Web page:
An Egyptian member of Al Qaeda was among those killed in a US missile attack in Pakistan on Friday, security officials said. Such strikes have fueled tensions between Washington and Islamabad over incursions into Pakistani territory.
An Egyptian Al-Qaeda operative described by the United States as the terror network's propaganda chief was killed in a missile strike in Pakistan, security officials said Saturday.
Abu Jihad al-Masri was among several rebels killed when two missiles fired by a suspected US spy drone hit a truck in the North Waziristan tribal region bordering Afghanistan on Friday night, they said.
The United States has offered a one-million-dollar bounty for the death or capture of al-Masri, who has appeared in an anti-Western video introduced by Ayman al-Zawahiri, Osama bin Laden's number two.
"The strike was aimed at a vehicle carrying Abu Jihad and two others. The target was successfully hit and all three people were killed," a senior Pakistani security official told AFP on condition of anonymity.
His death came in one of two separate missile attacks in Pakistan's troubled tribal belt on Friday, the latest in a series of 18 strikes in the past three months that have raised tensions between Washington and Islamabad.
The attacks also come just days before the US presidential election, in which the "war on terror" in Afghanistan and, increasingly, Pakistan has been a key foreign policy issue.
There was no immediate confirmation from the Pakistani military or from US forces deployed in Afghanistan about al-Masri's death.
The US State Department's Rewards for Justice website said that the balding al-Masri "is in charge of Al-Qaeda media and propaganda. He may also be the chief of external operations for Al-Qaeda".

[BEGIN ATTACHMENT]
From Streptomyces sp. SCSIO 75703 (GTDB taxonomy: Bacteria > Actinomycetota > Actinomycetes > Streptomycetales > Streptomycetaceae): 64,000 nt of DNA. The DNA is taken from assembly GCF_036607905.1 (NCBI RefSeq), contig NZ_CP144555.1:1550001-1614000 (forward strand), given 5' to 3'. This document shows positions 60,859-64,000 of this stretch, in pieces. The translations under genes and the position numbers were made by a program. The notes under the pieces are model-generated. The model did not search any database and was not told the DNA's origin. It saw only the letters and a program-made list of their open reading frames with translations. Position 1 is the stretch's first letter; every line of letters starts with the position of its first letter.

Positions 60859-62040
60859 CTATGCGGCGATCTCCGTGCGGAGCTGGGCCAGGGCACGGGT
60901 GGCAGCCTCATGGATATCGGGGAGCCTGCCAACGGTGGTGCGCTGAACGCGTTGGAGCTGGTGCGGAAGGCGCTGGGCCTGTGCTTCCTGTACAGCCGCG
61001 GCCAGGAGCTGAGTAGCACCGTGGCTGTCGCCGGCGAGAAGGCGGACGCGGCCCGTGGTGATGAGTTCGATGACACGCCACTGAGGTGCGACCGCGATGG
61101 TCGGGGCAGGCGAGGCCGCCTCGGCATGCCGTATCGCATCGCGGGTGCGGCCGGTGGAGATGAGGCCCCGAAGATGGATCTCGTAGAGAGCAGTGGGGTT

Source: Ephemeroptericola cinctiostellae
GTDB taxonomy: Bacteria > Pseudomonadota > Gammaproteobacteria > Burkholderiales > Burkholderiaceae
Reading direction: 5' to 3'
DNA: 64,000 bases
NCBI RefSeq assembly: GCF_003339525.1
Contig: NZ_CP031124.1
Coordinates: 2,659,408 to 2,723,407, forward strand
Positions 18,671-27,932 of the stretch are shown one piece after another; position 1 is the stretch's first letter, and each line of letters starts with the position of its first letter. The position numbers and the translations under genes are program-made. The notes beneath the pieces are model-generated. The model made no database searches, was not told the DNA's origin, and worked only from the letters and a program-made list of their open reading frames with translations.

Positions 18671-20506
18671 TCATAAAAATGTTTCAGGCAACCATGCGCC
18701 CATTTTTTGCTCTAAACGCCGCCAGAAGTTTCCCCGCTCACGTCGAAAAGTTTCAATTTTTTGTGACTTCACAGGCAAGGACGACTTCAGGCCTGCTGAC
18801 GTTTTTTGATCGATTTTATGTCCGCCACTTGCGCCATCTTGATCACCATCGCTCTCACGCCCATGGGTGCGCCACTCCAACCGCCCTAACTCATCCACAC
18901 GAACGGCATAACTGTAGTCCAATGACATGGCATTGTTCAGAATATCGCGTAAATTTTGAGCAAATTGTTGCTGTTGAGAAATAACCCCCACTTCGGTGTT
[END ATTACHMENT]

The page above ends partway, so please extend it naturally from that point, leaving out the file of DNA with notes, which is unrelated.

It said that he was believed to operate out of Iran, but Pakistani officials said that he was known to have moved to the Pakistani tribal belt in 2005 or 2006. It said he also went by the alias Mohammad Hasan Khalil al-Hakim.
In 2006, al-Masri appeared in a video introduced by his fellow countryman Zawahiri, in which al-Masri said that his own Islamic group, Al-Jamaa Al-Islamiya, had joined forces with Al-Qaeda.
The video was released by As Sahab, Al-Qaeda's media arm.
Later that year al-Masri issued a website statement calling Pope Benedict XVI a "spiteful crusader" after the pontiff made remarks on Islam and violence, according to the SITE Intelligence Group, a US organisation that monitors Islamist websites.
Militant sources in Pakistan said al-Masri was primarily involved in "ideology" and not so much with Al-Qaeda's operational side.
The last Al-Qaeda figure on the State Department list to be killed in a missile strike was chemical weapons expert Midhat Mursi al-Sayid Umar, who died in July in the South Waziristan tribal region.
South Waziristan was the scene of the second of Friday's strikes.
Hours after the one that killed al-Masri, missiles targetted a tribesman's house outside Wana, the main town in South Waziristan, killing 12 militants and injuring 30 others.
Among those wounded was Mullah Nazir, a top Pakistani Taliban commander accused of engineering attacks on international forces deployed in Afghanistan, officials said.
Security officials said that Abu Akash, an Arab Al-Qaeda militant reported to have been killed in the first missile attack, now appeared to have escaped safely.
Pakistan's foreign ministry said on Wednesday that it called in US envoy Anne Patterson over the recent series of strikes.
A report last month said Pakistan's national security adviser Mahmud Ali Durrani made an unannounced visit to protest to top White House officials after a US commando raid in early September led to civilian casualties.
Date created : 2008-11-01